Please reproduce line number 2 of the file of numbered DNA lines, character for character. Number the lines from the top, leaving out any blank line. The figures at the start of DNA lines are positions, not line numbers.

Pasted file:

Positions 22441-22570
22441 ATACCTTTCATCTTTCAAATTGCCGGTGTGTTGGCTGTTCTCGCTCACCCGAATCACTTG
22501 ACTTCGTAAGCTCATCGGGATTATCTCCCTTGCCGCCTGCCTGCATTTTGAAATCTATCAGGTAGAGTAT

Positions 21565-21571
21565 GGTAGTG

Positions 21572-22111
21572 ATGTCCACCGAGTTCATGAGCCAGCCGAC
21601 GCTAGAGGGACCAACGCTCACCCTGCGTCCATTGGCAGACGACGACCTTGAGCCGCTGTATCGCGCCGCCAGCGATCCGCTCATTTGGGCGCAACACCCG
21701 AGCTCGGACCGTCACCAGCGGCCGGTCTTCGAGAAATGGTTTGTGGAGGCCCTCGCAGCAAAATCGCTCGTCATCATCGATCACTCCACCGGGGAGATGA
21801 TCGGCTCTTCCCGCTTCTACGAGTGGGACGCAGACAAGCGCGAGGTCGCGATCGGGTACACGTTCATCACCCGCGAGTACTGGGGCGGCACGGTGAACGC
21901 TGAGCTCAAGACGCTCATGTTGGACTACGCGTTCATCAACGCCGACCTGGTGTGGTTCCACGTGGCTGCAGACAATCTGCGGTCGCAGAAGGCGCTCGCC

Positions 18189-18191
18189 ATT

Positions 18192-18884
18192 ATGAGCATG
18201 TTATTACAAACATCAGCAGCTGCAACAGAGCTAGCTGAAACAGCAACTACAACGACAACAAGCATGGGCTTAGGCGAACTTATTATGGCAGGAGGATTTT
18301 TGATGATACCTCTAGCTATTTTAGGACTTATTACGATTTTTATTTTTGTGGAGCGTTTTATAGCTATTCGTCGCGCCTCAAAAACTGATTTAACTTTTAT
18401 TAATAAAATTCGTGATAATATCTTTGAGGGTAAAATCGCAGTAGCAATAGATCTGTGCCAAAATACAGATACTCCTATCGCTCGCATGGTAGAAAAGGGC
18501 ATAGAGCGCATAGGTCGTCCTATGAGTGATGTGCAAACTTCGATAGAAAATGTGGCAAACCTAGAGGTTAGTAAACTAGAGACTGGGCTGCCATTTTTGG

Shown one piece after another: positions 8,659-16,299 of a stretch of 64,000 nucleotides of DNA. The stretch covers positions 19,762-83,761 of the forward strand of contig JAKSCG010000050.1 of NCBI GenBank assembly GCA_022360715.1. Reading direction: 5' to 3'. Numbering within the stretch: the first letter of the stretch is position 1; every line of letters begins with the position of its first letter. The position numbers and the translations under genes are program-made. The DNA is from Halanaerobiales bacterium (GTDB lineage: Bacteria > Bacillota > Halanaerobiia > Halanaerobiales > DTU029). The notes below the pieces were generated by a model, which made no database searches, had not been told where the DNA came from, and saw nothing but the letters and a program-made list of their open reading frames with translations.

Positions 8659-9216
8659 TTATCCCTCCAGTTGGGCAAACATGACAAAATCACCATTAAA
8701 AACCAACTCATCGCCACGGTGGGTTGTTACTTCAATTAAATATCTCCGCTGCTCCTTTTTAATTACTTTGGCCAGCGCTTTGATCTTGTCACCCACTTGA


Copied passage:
22441 ATACCTTTCATCTTTCAAATTGCCGGTGTGTTGGCTGTTCTCGCTCACCCGAATCACTTG